See the skinny little shirtless boy, with cut offs and sneakers, and sweat glistening on his buzz-cut head? It's the heat of the summer in west Texas. He runs to the shady side of the house, turns on the spigot, and drinks deeply of the cold, pure, well water. Then he sticks his head under the water and shudders, part in delight and part in shock, as the refreshing chill overrides his system on this scorching-hot summer day. Then, with a wistful look on his face and a twinkle in his eye, he says, "It's your turn!" He positions his hand under the spigot and sprays you with that icy cold well water. You scream and laugh as your body jerks from the shock of the water's chill and your heart is full of joy in the moment.

It's something we all have experienced — thirst. But more than simple thirst, our bodies desperately cry out for refreshment, for hydration, and for survival. A drink of water is our universal need. Without it, we all die.

But in the remembering of this story, there is also a longing for something long gone for most of us. This craving runs much deeper than the well which housed the cold, pure, well water. It's the simplicity of being a child ... the security of having no other needs ... the sweetness of play and the joy of friendship ... that we crave.

When David said, "Oh, how I would love some of that good water from the well in Bethlehem, the one by the gate." (2 Samuel 23:13-17 NLT), he was in need of physical water. He sat in the cave of Adullam, hiding out, cut off from his home and under constant attack. But more than a physical thirst, David had an emotional longing: a craving for a simpler time, when as a boy he ran to the well and slaked his thirst, felt at home, and was satisfied and secure. He was anything but satisfied and secure when he whispered these words, "O for a drink of water from the well at the gate of the city of Bethlehem."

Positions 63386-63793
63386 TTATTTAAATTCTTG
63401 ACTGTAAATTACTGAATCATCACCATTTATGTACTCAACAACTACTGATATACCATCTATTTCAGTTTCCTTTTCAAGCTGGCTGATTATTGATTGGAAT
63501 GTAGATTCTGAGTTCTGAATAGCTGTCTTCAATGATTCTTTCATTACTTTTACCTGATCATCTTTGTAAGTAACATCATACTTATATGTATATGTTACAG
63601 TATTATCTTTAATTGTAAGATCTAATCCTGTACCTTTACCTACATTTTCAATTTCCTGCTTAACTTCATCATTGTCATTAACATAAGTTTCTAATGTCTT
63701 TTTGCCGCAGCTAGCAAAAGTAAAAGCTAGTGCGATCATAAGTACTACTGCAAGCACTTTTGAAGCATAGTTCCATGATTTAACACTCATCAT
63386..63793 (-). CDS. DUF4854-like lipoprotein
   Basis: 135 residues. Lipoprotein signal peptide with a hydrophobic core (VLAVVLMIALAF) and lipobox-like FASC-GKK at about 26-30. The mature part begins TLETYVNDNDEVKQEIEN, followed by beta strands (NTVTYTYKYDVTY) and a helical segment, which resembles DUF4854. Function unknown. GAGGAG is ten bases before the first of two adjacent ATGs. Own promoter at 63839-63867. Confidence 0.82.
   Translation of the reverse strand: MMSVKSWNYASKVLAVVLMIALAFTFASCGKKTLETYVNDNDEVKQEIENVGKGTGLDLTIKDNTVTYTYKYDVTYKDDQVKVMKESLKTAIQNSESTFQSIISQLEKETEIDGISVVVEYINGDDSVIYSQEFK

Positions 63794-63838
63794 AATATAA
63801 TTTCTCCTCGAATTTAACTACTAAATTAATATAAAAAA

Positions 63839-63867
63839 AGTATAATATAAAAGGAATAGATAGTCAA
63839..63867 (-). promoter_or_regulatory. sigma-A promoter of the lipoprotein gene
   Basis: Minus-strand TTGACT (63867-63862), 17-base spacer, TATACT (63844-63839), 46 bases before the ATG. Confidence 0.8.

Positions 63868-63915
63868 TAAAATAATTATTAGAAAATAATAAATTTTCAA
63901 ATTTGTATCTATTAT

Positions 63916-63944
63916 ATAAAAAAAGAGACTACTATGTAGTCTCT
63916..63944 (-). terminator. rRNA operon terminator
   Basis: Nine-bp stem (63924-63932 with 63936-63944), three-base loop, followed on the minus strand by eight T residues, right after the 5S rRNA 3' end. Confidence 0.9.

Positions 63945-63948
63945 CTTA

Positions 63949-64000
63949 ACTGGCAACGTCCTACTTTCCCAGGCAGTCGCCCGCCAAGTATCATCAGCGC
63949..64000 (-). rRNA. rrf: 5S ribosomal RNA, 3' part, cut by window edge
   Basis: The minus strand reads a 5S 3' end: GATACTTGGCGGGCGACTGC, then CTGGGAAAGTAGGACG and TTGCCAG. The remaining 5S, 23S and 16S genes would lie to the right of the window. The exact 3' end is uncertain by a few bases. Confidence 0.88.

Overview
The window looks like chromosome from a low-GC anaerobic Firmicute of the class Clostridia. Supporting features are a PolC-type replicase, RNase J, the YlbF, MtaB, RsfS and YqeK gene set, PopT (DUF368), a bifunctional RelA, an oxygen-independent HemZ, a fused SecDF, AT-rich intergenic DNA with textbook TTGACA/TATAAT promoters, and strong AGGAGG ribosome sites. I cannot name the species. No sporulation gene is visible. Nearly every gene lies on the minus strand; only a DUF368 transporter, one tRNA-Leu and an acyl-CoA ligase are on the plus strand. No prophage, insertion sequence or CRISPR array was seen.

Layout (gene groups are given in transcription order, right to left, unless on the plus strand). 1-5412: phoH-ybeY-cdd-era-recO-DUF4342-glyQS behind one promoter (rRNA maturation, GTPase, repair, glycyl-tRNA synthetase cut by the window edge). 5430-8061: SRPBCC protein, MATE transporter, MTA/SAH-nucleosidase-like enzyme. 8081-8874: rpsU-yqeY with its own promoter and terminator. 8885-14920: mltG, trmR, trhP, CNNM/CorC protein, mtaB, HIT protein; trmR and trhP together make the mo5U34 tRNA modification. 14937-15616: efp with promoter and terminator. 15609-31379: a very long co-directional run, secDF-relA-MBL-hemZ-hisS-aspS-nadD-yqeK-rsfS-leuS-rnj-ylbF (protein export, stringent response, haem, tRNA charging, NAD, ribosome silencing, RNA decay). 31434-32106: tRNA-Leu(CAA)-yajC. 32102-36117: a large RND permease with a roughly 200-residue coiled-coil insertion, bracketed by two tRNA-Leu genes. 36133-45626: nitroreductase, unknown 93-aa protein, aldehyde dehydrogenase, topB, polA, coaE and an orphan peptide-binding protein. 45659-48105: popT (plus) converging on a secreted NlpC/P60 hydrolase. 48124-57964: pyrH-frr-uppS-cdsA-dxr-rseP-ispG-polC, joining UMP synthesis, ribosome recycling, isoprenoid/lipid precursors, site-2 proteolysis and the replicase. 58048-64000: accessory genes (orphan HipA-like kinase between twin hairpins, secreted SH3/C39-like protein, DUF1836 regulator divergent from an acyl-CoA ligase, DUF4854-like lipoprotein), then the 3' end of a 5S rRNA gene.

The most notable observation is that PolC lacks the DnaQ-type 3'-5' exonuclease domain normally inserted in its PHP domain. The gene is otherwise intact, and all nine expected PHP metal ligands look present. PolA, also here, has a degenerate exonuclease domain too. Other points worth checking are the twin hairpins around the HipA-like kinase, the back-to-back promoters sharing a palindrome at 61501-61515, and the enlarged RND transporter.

Little did David know, three of his confidants, his mighty men, had overheard his wistful whisper. They penetrated the enemy lines. They got David his water from his well ... and brought it back to him, risking their own lives in the process. Such was their love and loyalty. David was so overwhelmed that he could not drink the water. Instead, he poured it out as a drink offering to God — for God alone was worthy of such risk and sacrifice. But David had his deeper thirst slaked: these men were with him, no matter what happened. They had heard his cry, "O for a drink of water from the well at the gate of the city of Bethlehem!" and brought him water from the well!

Jesus used the images of both physical thirst and spiritual thirst to capture our interest and our hearts. He promised and gave living water to the woman at Jacob's well (John 4:13-15). He promised that those who believed in him would never thirst (John 6:35) because his Spirit would give them real living water (John 7:37-39). Deeper, more reliable and more refreshing, Jesus' well could do more than the well by the gate at Bethlehem or Jacob's well. Jesus is the surety. Jesus is slake for our souls' deepest thirsts!